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Lessons learned from the semifinals

Scoop Jardine will sink Syracuse one way or another.

One overtime? Really? That’s all you got for us?

After surviving Syracuse 76-71, Connecticut is just one victory away from becoming the first Big East team to win five games in five days.

“I know none of us wanted to play no six overtime game again,” said Kemba Walker, referring to the epic SU-UConn clash at the Garden two years ago.

The Huskies will meet Louisville, which also won in overtime, 83-77 over Notre Dame.

We’ll dissect the championship teams after Saturday’s slugfest, but here are a couple lessons we learned about the two teams ousted in the semifinals.



  • The Orange will only go as far as Scoop Jardine takes them:


The embattled Syracuse point guard never appeared fazed with the third-seeded Orange down by six with 20 seconds left in regulation.

“In that situation, it doesn’t take a lot of brains, you just have to shoot,” Syracuse coach Jim Boeheim said.

Scoop can shoot, all right. Sure, he knocked down two consecutive 3s, including one banked in off the glass, to force the game to an extra session, but SU might have pulled away with a victory had he been looking to pass earlier in the second half. The junior finished with just one assist and three turnovers to go with 7-of-22 shooting.

“We’re at our best when our four guys are at their best,” Boeheim said, alluding to the core of Jardine, Brandon Triche, Kris Joseph and Big East Defensive Player of the Year Rick Jackson. “Those guys have to be great for us to go anywhere.”

Just two of them played great last night. Joseph had perhaps his best game since getting knocked out with a concussion in mid-January. The swing forward finished with 20 points but more importantly remained active without the ball, slashing to the basket and hustling for nine rebounds. Triche, who UConn Jim Calhoun called “the guy who can break you,” had an off-shooting night, going 2 of 9 for just four points.

“We still could have won,” said a perturbed Jackson, who had 12 points and eight boards. “I don’t want to have this feeling … ‘we could have’ later on this month, you know?”

It’s easy to feel his pain. SU regained momentum late in the season, working the ball inside-out offensively to win six straight games. What we saw last night was Jardine working all by himself.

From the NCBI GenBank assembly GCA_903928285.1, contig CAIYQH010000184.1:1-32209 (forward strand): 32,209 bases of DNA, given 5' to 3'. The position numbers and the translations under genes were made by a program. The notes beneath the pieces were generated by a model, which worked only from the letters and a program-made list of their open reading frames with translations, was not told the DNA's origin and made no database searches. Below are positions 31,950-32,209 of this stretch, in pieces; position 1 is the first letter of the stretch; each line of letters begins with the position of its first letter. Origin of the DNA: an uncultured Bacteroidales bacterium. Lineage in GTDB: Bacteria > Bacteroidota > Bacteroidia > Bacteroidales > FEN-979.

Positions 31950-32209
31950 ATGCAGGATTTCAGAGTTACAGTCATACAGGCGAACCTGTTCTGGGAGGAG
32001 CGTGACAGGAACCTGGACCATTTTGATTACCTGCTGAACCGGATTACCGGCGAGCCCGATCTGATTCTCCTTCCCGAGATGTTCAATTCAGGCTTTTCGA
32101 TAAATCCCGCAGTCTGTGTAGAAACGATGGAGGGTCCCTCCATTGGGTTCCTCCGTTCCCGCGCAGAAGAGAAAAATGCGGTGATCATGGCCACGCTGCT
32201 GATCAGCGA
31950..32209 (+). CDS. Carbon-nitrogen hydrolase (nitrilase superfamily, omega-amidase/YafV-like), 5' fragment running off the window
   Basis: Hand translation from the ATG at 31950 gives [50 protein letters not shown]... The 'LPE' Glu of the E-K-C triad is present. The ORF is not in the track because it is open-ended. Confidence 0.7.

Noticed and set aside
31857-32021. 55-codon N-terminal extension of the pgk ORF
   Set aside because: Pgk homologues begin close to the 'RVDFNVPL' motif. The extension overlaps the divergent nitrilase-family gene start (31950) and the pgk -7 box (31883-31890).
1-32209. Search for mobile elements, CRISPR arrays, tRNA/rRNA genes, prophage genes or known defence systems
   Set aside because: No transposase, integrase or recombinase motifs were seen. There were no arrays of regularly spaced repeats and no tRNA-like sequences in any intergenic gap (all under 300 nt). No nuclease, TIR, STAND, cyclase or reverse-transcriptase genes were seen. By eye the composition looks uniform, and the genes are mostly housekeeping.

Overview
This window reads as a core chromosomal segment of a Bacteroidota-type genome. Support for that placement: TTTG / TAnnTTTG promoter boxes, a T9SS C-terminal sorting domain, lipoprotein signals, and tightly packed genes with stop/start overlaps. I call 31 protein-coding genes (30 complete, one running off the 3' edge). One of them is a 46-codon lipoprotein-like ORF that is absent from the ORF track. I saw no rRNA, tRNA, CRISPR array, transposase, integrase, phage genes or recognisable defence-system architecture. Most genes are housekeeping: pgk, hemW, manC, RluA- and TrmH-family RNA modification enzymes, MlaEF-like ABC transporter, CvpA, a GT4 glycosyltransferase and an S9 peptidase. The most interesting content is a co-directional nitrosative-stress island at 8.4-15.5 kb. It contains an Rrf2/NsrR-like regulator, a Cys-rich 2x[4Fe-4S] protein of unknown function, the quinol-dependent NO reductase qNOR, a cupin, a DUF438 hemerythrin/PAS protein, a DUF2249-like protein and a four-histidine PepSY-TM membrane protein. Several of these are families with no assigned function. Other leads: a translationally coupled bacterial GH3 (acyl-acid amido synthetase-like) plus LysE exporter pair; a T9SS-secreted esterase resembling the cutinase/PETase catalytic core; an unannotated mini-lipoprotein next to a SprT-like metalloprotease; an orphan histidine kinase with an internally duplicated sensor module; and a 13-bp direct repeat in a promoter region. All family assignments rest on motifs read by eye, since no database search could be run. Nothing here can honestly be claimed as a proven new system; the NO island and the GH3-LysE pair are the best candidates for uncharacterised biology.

“We’ve seen him enough to know what he does well and how to get him off his game,” Walker said. “He’s a great player but every player has weaknesses. Some of the things he does I might not do.”

Say, force up a 3 early in the shot clock while Jackson, the conference’s leader in field goal percentage, is in perfect position down on the blocks. Or turn the ball over on a fast break, then slump down and stare as UConn goes the other way for two. Or even deny that there’s anything wrong with the poor decision he made in the first place.

“Our offense is fine,” Jardine said. “You’re not going to shoot lights out every night.”

You don’t have to. Not when you have a senior leader like Jackson who is beasting Big East front courts when given the chance.

“This is my last go-around. I want the ball,” Jackson said, carefully skirting the question if he should be a bigger part of the offense. “Whatever it takes to win, I’m in. Our offense is a lot better than what we’ve shown at times.”



  • Notre Dame is a nightmare matchup away from going home early in the NCAAs:


The NCAA tournament is all about matchups and perhaps no one team in America is more vulnerable to a nightmare matchup more than the Irish, who had a promising season clipped in the first round last year against Old Dominion.

Notre Dame failed miserably against Louisville’s pressure defense, as Conference Player of the Year Ben Hansbrough had a season-high six turnovers and just 13 points on 3 of 16 shooting.

“We got in their face, then maybe got in their heads, too,” said Cardinals guard Kyle Kuric.

The Irish insist they are more than a jump shooting team, but all six of their losses now have come when shooting 33.3 percent or less from beyond the arc. They were outrebounded 41-32 by a team starting four guards.

“We aren’t soft, man. You don’t run through this conference like we did if you’re soft,” said forward Carleton Scott. “This may help us in the long run. Just have to learn from it.”

Notre Dame, though, may be schooled the same exact way in the coming weeks.

 
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